Scuba Diving in Sint Maarten
This is St. Maarten’s most famous dive site, featuring the remains of an ancient ship that’s now heavily covered in coral. The Dutch 36-gun frigate was launched in 1770 under the name of Jason and later placed under British service as the 32-gun frigate Proselyte. The warship made its final journey in 1801 when on its way to St. Kitts, it struck the Man O’War Shoal. Today, the wreck is popular among divers of all levels, resting in shallow water just beyond the mouth of Great Bay. Anchors, ballast bars, cannons, and barrel hoops can be seen scattered around the ship on the seabed. Due to the lush coral growth, this wreck dive site is also known as the Proselyte Reef.
Carib Cargo, or Carib Ghost, is a former inter-island trader that now sits upright on a sandy patch on the bottom of the sea since 1996 when it was hit by Hurricane Bertha. This wreck is often used in wreck diving training and can be penetrated. The clear water and diversity of marine life have also made it a great spot for underwater photographers. Common encounters include southern stingrays, reef sharks, eagle rays, green sea turtles, barracudas, moray eels, lobster, and – if one is lucky – even dolphins.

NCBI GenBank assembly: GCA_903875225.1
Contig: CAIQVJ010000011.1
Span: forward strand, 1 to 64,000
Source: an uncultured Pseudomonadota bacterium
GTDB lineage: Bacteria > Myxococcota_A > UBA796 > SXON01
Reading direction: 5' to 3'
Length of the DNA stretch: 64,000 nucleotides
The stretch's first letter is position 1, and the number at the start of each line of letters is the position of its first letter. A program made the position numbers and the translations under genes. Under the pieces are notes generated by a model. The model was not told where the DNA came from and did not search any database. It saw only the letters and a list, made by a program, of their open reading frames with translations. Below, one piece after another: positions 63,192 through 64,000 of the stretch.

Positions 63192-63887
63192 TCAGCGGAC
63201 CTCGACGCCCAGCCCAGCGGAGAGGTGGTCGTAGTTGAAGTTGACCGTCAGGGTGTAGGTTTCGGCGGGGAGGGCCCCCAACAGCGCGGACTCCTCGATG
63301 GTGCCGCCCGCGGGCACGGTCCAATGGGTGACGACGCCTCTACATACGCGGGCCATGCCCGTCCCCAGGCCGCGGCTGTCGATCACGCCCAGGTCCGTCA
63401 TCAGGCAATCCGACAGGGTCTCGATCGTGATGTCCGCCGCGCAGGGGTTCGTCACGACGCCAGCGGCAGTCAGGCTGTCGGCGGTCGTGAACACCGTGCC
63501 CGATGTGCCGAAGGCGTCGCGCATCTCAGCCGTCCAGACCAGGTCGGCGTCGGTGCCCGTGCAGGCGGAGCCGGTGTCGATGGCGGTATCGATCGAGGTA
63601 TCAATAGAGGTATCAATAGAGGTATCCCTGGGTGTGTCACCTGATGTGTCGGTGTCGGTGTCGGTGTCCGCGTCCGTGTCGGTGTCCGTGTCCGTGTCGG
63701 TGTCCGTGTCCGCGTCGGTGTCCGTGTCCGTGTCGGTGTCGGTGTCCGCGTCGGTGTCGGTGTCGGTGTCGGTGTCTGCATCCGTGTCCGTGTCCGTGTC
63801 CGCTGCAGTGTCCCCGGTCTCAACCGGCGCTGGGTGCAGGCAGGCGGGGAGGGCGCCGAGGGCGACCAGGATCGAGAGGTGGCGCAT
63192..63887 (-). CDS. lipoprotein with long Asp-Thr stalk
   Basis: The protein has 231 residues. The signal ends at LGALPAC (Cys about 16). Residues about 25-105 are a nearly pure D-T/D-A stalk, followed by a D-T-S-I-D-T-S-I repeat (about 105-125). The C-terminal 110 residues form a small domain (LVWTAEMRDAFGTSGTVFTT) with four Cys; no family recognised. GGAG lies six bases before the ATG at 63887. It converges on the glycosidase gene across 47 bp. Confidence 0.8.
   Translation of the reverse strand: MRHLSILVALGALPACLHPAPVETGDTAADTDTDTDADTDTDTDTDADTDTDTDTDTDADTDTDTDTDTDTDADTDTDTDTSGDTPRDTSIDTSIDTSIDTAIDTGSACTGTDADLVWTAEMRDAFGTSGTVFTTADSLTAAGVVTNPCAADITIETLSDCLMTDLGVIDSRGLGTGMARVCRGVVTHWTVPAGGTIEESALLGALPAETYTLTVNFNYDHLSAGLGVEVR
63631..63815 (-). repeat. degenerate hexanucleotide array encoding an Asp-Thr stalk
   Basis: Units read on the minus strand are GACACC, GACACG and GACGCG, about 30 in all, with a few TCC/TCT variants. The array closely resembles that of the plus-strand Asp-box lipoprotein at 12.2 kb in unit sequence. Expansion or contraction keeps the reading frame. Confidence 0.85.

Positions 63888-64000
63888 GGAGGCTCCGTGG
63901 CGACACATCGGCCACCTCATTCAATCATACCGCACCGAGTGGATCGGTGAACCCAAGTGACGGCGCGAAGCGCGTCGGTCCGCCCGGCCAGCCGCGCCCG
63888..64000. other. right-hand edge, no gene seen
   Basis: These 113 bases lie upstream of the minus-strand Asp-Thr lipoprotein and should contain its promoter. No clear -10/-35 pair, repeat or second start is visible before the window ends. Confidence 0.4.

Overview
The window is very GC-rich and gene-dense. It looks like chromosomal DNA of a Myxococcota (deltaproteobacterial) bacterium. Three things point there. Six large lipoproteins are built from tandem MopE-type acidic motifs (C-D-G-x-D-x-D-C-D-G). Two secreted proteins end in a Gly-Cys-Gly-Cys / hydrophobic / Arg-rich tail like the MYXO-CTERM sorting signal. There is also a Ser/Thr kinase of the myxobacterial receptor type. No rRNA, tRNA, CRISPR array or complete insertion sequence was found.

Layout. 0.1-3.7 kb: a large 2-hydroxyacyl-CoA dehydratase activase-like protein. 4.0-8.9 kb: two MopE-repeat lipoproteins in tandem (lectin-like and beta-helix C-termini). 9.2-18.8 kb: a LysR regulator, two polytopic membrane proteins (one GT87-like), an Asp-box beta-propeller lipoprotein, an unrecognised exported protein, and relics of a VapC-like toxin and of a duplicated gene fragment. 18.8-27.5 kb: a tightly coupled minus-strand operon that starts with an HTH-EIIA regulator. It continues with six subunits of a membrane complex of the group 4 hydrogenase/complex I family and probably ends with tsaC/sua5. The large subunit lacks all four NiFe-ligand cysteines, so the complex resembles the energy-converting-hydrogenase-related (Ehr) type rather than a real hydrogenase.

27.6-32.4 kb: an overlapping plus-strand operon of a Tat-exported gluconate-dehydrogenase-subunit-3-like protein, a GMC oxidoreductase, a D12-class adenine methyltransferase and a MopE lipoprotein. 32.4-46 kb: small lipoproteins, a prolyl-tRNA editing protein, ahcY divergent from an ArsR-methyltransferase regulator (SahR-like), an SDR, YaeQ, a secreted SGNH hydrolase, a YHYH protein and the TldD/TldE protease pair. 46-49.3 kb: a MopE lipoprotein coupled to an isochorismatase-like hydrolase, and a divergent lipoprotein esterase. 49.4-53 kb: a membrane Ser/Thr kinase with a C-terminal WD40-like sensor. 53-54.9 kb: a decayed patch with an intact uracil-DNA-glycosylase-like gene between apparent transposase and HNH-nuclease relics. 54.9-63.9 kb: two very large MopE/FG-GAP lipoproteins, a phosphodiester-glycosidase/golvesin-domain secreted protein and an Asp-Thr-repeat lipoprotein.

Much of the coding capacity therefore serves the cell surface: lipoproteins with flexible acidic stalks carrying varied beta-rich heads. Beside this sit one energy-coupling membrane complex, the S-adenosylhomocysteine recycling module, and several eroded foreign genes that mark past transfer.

Fish Bowl is a circular dive site with a spectacular swim-through located within the Man O’War Shoal Marine Park. It hosts a variety of corals and sponges and fish life that includes nurse sharks, reef sharks, barracudas, and spiny lobsters. While it is a shallow dive that divers of all levels of experience can explore, the sea can get a bit rough at times.
Fuh Sheng is a former fishing vessel from Taiwan that was sunk as an artificial reef in 1995 on Cupecoy Bay. This is considered a deep dive and can only be explored by advanced divers. Schooling fish, stingrays, barracudas, jacks, eagle rays, angelfish, trumpetfish, porcupinefish, garden eels, spotted moray eels, and reef sharks.
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